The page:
Skip to Content

Diversity in advertising matters to consumers. Research shows that people are more likely to consider or even purchase a product after seeing an ad they think features people in authentic ways. Sixty-four percent of them even report having taken some sort of action after seeing such an ad.1

As an industry, we have widely accepted the significance that diversity plays in our work, but the factors that make an ad “diverse” or “inclusive” are open to interpretation. Visible traits like race, ethnicity, age, gender identity, and body size are often the first characteristics we think of. But what about factors we can’t necessarily see? How might the words we use influence perception of a brand?

These are questions cosmetics brand Bobbi Brown sought to answer by partnering with Google’s Unskippable Labs, a team that runs marketing experiments with video ads to explore the changing nature of consumer attention. Together, they built an experiment to better understand how consumers respond to words used to describe their new foundation line.

The insight

The initial spark came from an analysis of audio captions corresponding to more than 12,000 foundation-related YouTube videos by top beauty creators. It revealed that top creators often use the word “color” instead of “shade” to describe foundation. Brands like Bobbi Brown, by contrast, primarily use “shade” in marketing campaigns. The discrepancy presented an opportunity.

“Taking a closer look at creator videos, we realized there was more we could do to speak to our audience,” explained Jaqueleen Larson, director of global digital and social at Bobbi Brown Cosmetics. “We wanted to understand how tapping into their existing conversations around beauty products could impact our ad effectiveness.” This became the focus of the experiment.

The marketing experiment

The team began by casting women to appear in the video ads. Bobbi Brown selected three everyday New Yorkers of different backgrounds: Sasha, a Black singer; Sandra, a Hispanic dancer and Spanish-speaker; and Nora, a White florist and entrepreneur.

From there, the team created two script variations to be read by each woman: brand voice and casual voice. Brand voice introduced Bobbi Brown’s new product by name — Skin Longwear Fluid Powder Foundation — and described its functionality using corporate terms, like self-sets. By contrast, the casual voice version introduced the product as “Bobbi Brown’s new foundation” and described it in familiar terms: dries instead of self-sets.

With the script variations in place, each woman filmed two videos: one to match each version of the script.

Using script variations to test consumer response

2-column chart. Brand Voice: More formal introduction of talent, Full product name used, Corporate language. Casual Voice: Less formal intro of talent, More casual product reference, Everyday language.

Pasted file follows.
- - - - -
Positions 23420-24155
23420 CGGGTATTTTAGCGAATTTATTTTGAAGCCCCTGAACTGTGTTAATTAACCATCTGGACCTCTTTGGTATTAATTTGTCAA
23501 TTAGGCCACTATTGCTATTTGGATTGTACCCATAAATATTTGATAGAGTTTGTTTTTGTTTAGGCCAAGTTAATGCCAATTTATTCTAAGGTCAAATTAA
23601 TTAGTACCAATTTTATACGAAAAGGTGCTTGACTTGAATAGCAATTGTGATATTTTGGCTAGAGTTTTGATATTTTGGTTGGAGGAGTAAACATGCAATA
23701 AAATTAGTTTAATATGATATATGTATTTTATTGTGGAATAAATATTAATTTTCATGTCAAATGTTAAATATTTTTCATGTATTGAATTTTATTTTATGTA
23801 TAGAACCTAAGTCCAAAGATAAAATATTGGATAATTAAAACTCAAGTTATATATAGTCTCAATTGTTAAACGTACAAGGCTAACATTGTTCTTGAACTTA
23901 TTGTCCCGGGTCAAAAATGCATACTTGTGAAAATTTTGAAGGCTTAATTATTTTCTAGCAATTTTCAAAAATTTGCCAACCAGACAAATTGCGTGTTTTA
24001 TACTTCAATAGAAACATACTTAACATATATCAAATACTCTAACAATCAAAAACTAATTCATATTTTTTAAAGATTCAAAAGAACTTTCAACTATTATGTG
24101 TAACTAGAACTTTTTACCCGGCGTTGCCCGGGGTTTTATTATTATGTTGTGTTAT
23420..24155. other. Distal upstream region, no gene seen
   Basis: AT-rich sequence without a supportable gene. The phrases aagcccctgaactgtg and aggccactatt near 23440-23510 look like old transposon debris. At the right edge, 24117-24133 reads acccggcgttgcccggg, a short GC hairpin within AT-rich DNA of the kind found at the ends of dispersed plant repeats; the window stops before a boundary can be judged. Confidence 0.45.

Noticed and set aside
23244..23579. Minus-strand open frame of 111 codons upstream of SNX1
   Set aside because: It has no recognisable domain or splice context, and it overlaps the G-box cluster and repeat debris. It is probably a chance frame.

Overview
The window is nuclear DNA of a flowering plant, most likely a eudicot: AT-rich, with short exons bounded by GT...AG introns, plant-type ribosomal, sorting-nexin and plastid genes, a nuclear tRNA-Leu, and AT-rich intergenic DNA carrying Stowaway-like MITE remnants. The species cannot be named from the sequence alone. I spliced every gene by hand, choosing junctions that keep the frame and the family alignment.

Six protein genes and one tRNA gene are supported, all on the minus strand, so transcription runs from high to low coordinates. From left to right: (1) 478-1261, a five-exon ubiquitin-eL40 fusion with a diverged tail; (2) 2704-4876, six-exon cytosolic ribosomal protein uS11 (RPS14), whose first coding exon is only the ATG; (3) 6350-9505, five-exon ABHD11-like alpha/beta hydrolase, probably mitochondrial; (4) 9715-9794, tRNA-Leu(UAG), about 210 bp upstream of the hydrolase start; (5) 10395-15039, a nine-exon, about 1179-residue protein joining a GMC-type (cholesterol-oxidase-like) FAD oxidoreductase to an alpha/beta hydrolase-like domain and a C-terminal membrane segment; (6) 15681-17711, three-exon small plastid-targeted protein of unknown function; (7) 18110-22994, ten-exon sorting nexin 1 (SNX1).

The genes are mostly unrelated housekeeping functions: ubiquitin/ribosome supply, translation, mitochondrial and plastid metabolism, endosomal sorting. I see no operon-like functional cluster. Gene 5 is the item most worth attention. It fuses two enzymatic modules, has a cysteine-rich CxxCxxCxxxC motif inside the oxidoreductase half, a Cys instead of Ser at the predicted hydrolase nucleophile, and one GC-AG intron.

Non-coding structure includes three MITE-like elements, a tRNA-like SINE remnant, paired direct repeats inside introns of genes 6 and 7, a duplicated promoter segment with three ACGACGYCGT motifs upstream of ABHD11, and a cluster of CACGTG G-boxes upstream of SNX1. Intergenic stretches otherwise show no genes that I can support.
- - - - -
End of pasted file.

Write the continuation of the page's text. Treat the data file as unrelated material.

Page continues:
Bobbi Brown then ran the six videos as skippable TrueView ads on YouTube to reach women ages 25 to 54. Performance was measured using Brand Lift, with consideration as the core success metric.

Next, to unpack the learnings, the team partnered with Google’s U.S. multicultural marketing team, which helps advertisers connect with multicultural audiences. They landed on three key insights. Brands that are interested in experimenting with their own script and casting changes can consider these as areas worth exploring.

Learning 1: Real talk shows real results

While subtle to viewers, differences between the brand voice and casual voice scripts seemed to influence ad performance. This was particularly true in Nora’s case. Her casual ad — where she explains that the foundation “goes on as a liquid, then dries as a powder” — drove over 13% consideration lift, compared to the brand version, where she uses “self-sets” to describe the product.

The result suggests that consumers respond positively to hearing brands speak in a way that is authentic to their own conversations. Even minor tweaks may help drive impact.

Learning 2: Real talk is for everyone, no matter what your age

The experiment also shed light on how casual language is perceived by women of different ages. The campaign reached millions of women spanning three age brackets: 25 to 34, 35 to 44, and 45 to 54. Among the 45 to 54 age group specifically, the casual script drove greater consideration lift versus the brand script, regardless of which woman appeared on screen. Sasha’s casual ad performed the best, driving 28% consideration lift.

As Larson explained, “We were curious to see if an older consumer would feel alienated by seeing younger faces and a more casual message, but were pleasantly surprised and reassured that they were excited about this content.” Her recommendation to other brands? “As marketers, sometimes we need to market to psychographics more than demographics.”

Learning 3: Representation matters to all of us

In addition to showing consumer appetite for “real” talk from brands, campaign findings reinforced that women want to see real, diverse women on camera. Compared to Bobbi Brown campaigns that feature celebrities and models, ads featuring Sasha and Sandra drove consideration lift more than double the beauty category benchmark.

“This experiment allowed us to embrace and celebrate real women in their totality, showcasing their passions along with their beauty,” explained Larson. “It resonated with consumers and offers a guidepost for future campaigns.”

Moving forward, Bobbi Brown will use these learnings as a springboard to expand the company’s test and learn strategy, and a reminder to listen first and often. According to Larson, “As digital and social marketers, we strive to humanize our brands. And to do this well, we must understand the data and insights before we make assertions.”